Georgia Southern’s Q1 Economic Monitor Reports Regional Economy Slowing and Remaining Strong

Georgia Southern University’s latest Economic Monitor, which reflects the first quarter of 2022, reports that growth in the Savannah metropolitan economy moderated in the first quarter of the year.

“The broadest indicators of economic activity — overall regional employment and electricity sales to residential, industrial and commercial users — continue to signal strength,” said Michael Toma, Ph.D., professor of Fuller E. Callaway Economics of Georgia Southern. “After a good performance in the fourth quarter, there was a slight decline in the first quarter of tourism and port activity. In general, the regional economy maintained its forward momentum, but slowed its rate of acceleration.”

Toma also noted that the Savannah metropolitan economy will grow about 2% through the end of 2022, which is significantly slower compared to the rebound year of 2021. The economic future is a bit more grim now that inflation is rising, the Federal Reserve is tightening and global energy and commodity markets remain rocked by Russia’s invasion of Ukraine, he said.

Overall strength, but some sectoral weaknesses

The business index for the Savannah metropolitan economy rose 1.3% in the first quarter of 2022, about half the pace of the previous quarter. The current economic activity index fell from 204.7 to 207.3. The index was supported by strong employment growth of 1.6% in the quarter and electricity sales growth of 2.1%. Indicators for port activity, tourism and retail sales slowed during the quarter.

Metro Savannah employers added 3,100 jobs, bringing total regional employment to 197,500, more than 5,000 jobs and 3% above the pre-pandemic peak of 192,100 in the fourth quarter of 2019.

The Georgian Ministry of Labor recently completed its annual employment benchmarking process in which monthly payroll survey data is compared to workforce data. Total employment data did not change significantly, but business and professional services were revised downwards while the information sector, including the film and entertainment industry, was substantially revised upwards.

Employment Trends

Employment in the service sector added 2,800 jobs. Business and professional services jumped again, adding 1,700 workers, bringing the two-quarter gain to 3,100 jobs. Logistics added 300 jobs to 17,800, even as container throughput fell 8% from its fourth quarter level. Container throughput, however, remains up around 3% on the previous year.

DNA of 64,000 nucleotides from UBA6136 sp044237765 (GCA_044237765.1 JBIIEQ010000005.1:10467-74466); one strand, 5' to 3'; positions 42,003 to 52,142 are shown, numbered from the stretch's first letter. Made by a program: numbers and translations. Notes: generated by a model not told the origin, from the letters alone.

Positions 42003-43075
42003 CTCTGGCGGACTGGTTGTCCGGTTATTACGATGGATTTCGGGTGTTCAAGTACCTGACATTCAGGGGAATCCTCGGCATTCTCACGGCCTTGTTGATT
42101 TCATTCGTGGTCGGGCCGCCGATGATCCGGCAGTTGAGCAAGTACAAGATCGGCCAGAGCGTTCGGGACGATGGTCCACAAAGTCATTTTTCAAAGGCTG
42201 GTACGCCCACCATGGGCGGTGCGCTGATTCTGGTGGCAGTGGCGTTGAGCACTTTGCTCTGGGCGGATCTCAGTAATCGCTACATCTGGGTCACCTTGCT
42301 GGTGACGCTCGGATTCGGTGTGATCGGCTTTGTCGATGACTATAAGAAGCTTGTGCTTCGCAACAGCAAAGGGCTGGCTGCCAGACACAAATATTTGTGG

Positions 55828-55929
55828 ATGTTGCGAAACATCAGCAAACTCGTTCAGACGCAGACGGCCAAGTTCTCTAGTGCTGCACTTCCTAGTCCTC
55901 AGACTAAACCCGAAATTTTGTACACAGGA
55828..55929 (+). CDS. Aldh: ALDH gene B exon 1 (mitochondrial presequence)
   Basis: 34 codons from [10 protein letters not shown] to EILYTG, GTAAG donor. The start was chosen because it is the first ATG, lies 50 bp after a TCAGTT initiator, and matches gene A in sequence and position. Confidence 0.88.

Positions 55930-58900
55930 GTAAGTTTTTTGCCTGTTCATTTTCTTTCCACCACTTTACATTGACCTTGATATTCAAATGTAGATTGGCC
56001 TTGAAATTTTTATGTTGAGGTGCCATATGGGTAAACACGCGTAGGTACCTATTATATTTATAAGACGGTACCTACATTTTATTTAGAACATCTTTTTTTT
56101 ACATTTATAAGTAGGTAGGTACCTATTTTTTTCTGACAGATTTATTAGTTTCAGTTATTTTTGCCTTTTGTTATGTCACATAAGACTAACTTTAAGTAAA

Indicators for the regional tourism industry were mixed in the first quarter. Inflation-adjusted hotel and motel sales tax revenue was down 3%, while airport boardings were down 5% from the prior quarter. Tax collections on rental car sales have decreased by approximately 10%. Nevertheless, the tourism and hospitality sector added 800 workers and reached 27,200 in total. The two-quarter gain is 1,800 jobs and just 100 workers below its pre-pandemic peak. The sector overtook the education and health division to regain second place on the list of the largest sectors in the region.

On the goods-producing side of the economy, manufacturing added 300 jobs to 18,400 workers. Manufacturing has added 1,400 workers since the pandemic low in 2020. Construction employment increased by 100 workers to 8,300 jobs.

Tensions in the regional labor market continue to drive substantial increases in private sector wages. After adjusting for inflation, hourly wages were 5.6% higher than a year ago. The gains in nominal terms (+14%) are remarkable, but also follow a period of stubbornly stagnant wage growth in the first half of 2021. Hourly wages adjusted for seasonal variations and inflation increased by 1 .9% to $25.48, from $25.01 in the prior quarter.

housing market

The seasonally adjusted number of single-family homes cleared for construction rose 10%, reversing a 16% decline in the fourth quarter. The number of permits issued increased to 651 against 590 units in the previous quarter. The average assessment per single-family unit decreased by 1.7%, from $263,000 to $259,000.

Slower regional growth expected

The Savannah area business forecast index jumped 5.9% in the first quarter. The leading index fell from 172.3 to 182.5. The gain primarily reflects momentum from the improving labor market, although first jobless claims rose late in the quarter. Housing market indicators were generally supportive.

In terms of the labor market, the number of initial unemployment insurance (UI) claims increased by 24%, from 630 to 784 in the previous quarter. Thus, the seasonally adjusted unemployment rate increased by a quarter, rising from 3.2% to 3.3%. The unemployment rate was 4.8% in the first quarter of 2021.

The booming forecast index reads artificially high mainly due to the favorable momentum in the movement of unemployment insurance claims. However, given the normalization of the labor market and the increase in unemployment insurance claims and the unemployment rate at the end of the quarter, the forecast index will return closer to its longer-term trend in second quarter and should therefore not be interpreted this quarter as a signal of strong growth for the regional economy in 2022.

Near-term growth prospects for the Savannah metropolitan economy are reasonably good. Overall indicators of the health of the regional economy suggest that it remains fundamentally sound, but several important sectors, including logistics and tourism, faltered in the first quarter. Wage growth was exceptionally good but tempered by a slight shortening of the working week. Finally, the Federal Reserve’s monetary policy tightening to fight inflation and continued spikes in supply chain and commodity prices threaten to slow the US economy. Continue to closely monitor economic conditions through the end of 2022.

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